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Video: Oceania and the art of tattooing

Published 17 October 2018

Tattoo has a long history in the South Pacific, as shown by a number of historic treasures and contemporary artworks in our Oceania exhibition. In this video, a traditional tā moko (Māori tattoo) artist talks about his work.

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    Tattoo in Oceania: a living legacy

    New Zealand tattoo artist Te Rangitu Netana had been working with electric tattoo machines for 15 years when he first met Su‘a Sulu‘ape Paulo II, a tufuga tatatau (Samoan tattooist). He was inspired by Sulu‘ape’s use of the traditional hand-tapping technique, and from that point on he began incorporating uhi (traditional tools) into his practice.

    In this video, Te Rangitu Netana explains the importance of tā moko in Maori culture, and New Zealand artist Mark Adams discusses his work documenting the work of tufuga tatatau, two examples of which are on show in Oceania.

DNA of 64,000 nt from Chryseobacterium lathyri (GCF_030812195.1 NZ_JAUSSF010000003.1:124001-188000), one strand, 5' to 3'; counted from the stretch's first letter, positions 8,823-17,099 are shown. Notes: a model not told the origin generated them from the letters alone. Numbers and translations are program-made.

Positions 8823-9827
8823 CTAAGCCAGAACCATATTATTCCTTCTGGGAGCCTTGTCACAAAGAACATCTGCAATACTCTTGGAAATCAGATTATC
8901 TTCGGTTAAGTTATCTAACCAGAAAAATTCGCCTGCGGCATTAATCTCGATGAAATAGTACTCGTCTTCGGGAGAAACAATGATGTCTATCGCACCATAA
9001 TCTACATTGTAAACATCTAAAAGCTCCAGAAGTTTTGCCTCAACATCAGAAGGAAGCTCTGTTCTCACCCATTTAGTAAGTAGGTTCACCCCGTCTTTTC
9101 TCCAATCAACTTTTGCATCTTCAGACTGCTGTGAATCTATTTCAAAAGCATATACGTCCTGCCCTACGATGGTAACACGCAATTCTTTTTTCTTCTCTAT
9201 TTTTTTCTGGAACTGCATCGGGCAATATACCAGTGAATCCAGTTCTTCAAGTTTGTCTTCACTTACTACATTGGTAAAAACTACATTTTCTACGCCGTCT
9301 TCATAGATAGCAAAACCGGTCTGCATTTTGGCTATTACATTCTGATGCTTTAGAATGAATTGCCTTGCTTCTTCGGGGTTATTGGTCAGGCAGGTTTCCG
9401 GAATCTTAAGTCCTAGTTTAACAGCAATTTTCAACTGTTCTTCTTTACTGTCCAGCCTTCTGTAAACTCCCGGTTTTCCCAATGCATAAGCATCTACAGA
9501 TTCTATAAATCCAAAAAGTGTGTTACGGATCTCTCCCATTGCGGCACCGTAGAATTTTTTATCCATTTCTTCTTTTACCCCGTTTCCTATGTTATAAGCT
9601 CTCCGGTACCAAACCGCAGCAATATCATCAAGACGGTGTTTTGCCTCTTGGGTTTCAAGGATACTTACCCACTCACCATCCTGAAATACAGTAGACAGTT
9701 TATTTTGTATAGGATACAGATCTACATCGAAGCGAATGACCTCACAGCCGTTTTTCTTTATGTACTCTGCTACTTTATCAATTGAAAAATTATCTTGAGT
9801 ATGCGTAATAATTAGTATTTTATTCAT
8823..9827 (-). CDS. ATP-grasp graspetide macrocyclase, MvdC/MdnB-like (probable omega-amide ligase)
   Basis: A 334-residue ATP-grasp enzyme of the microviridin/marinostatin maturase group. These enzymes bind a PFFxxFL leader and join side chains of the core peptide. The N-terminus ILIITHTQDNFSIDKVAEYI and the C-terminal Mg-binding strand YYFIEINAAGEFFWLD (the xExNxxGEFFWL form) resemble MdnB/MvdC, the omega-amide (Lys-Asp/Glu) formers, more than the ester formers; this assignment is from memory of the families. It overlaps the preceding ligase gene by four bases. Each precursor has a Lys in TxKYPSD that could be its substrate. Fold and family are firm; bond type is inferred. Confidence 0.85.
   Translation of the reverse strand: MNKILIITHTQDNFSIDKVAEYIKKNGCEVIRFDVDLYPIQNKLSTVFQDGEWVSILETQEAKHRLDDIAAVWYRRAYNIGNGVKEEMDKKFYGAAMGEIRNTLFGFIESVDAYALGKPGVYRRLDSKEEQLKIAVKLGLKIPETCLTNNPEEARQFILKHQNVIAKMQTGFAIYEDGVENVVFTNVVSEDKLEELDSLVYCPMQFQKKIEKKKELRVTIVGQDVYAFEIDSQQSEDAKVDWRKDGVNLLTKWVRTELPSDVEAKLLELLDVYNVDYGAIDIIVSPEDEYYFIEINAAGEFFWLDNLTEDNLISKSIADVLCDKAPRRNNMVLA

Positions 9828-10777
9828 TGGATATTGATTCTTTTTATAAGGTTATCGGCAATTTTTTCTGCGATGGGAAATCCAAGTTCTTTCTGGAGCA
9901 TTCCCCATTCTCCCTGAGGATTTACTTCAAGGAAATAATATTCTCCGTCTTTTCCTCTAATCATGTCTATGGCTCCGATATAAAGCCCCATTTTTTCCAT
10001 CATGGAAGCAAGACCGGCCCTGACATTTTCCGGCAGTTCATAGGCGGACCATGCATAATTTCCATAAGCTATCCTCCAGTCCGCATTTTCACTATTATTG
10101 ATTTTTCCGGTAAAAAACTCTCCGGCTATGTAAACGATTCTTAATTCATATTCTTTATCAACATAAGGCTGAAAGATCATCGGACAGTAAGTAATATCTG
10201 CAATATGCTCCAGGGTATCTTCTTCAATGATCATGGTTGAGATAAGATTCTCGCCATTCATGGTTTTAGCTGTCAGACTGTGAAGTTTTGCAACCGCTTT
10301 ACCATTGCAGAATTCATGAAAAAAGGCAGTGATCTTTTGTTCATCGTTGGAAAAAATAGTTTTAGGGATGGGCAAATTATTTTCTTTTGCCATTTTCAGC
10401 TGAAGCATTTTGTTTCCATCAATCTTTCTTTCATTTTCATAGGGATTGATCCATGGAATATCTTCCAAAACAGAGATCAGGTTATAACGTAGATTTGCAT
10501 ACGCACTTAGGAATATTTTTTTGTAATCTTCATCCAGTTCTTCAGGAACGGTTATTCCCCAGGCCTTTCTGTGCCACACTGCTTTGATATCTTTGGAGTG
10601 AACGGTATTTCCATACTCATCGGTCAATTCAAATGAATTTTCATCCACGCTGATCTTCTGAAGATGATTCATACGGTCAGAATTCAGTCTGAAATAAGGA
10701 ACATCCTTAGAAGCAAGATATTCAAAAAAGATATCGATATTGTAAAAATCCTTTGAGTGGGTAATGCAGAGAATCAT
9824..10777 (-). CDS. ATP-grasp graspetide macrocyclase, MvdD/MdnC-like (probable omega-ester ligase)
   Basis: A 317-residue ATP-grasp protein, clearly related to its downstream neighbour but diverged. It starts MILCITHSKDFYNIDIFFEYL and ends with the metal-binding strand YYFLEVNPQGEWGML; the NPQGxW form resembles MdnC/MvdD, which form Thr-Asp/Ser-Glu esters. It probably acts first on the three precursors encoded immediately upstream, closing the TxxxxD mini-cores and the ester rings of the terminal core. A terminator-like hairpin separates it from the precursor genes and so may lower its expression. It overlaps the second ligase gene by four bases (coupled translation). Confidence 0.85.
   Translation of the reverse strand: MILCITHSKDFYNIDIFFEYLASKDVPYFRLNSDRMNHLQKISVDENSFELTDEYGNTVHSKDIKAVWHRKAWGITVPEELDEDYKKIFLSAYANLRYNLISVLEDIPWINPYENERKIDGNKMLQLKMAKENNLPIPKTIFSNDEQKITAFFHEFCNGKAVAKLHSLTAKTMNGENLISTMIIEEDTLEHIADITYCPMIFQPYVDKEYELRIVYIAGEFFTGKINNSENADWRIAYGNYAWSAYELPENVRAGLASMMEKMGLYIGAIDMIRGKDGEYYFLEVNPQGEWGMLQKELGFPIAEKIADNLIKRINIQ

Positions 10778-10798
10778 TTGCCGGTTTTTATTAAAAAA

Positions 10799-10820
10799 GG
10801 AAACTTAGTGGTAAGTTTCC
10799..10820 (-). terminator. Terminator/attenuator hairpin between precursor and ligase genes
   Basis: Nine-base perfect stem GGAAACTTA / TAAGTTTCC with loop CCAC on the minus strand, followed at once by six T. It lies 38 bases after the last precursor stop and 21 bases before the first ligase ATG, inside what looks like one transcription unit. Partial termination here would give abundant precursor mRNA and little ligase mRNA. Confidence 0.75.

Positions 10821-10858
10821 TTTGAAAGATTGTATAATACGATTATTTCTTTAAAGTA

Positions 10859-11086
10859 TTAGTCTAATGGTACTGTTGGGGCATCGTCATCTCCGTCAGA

• Gods and Ancestors room in the Oceania exhibition

      Book now for Oceania

      Until 10 Dec 2018

      ★★★★★ “A stupendous odyssey through the superb art and fascinating culture of the Pacific… A blockbuster and then some.” – The Guardian.

      Oceania brings together around 200 exceptional works from public collections worldwide, and spans over 500 years. From shell, greenstone and ceramic ornaments, to huge canoes and stunning god images, we explore important themes of voyaging, place making and encounter.